In a paper titled "Optical circulation in a multimode optomechanical resonator" published in Nature Communications, the researchers highlight that for the first time, an optical circulator was designed "magnet-free", relying on tiny mechanical vibrations imparted to a glass ring to directionally route light on an optical chip.
“Light propagation is symmetric in nature, which means if light can propagate from A to B, the reverse path is equally possible. We need a trick to break the symmetry”, explains AMOLF group leader Ewold Verhagen. “Usually this ‘trick’ is using centimetre-sized magnets to impart directionality and break the symmetric nature of light propagation. Such systems are difficult to miniaturize for use on photonic chips.”
Only a few micrometres across, the novel silica circulator allows light in the ring to interact with mechanical vibrations of the same structure, hence routing light uni-directionally between several ports.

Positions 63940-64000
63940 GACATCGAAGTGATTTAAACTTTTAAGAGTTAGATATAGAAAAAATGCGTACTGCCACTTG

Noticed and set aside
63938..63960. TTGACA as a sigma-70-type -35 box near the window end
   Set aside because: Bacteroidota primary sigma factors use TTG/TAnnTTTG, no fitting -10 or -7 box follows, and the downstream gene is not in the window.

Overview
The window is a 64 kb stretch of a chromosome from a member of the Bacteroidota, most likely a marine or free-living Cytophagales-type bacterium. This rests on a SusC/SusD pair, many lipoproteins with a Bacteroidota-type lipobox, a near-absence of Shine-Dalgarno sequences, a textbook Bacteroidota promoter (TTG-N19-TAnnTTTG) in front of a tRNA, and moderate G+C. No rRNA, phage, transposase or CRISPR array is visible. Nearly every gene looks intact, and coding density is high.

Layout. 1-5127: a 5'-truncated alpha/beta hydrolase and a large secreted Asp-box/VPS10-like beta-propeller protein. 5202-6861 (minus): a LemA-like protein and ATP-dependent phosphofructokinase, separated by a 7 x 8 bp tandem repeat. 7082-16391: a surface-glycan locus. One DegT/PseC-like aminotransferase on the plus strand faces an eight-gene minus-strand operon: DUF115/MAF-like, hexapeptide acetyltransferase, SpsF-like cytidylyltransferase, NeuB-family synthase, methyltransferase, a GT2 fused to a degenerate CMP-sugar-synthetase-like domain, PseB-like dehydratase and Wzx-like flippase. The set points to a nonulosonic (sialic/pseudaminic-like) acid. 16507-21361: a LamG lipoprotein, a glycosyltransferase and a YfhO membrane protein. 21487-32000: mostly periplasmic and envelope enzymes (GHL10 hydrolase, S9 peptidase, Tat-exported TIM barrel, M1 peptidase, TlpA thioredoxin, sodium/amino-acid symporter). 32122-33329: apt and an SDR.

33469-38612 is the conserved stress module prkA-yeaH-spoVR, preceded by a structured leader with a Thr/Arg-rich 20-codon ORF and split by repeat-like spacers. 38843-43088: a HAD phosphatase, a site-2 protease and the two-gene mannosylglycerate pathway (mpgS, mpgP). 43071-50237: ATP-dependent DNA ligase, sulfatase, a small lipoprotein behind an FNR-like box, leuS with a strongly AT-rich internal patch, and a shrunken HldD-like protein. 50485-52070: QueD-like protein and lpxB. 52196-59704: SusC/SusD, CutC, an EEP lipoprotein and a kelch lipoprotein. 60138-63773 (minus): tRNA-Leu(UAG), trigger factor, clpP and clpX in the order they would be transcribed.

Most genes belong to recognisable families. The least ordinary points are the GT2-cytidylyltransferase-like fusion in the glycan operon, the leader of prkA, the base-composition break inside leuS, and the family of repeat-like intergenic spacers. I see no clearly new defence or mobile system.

“By shining light of a ‘control’ laser in the ring, light of a different color can excite vibrations through a force known as radiation pressure, but only if it propagates in the same direction as the control light wave”, Verhagen explains. “Since light propagates differently through a vibrating structure than through a structure that is standing still, the optical force breaks symmetry in the same way as a magnetic field would.”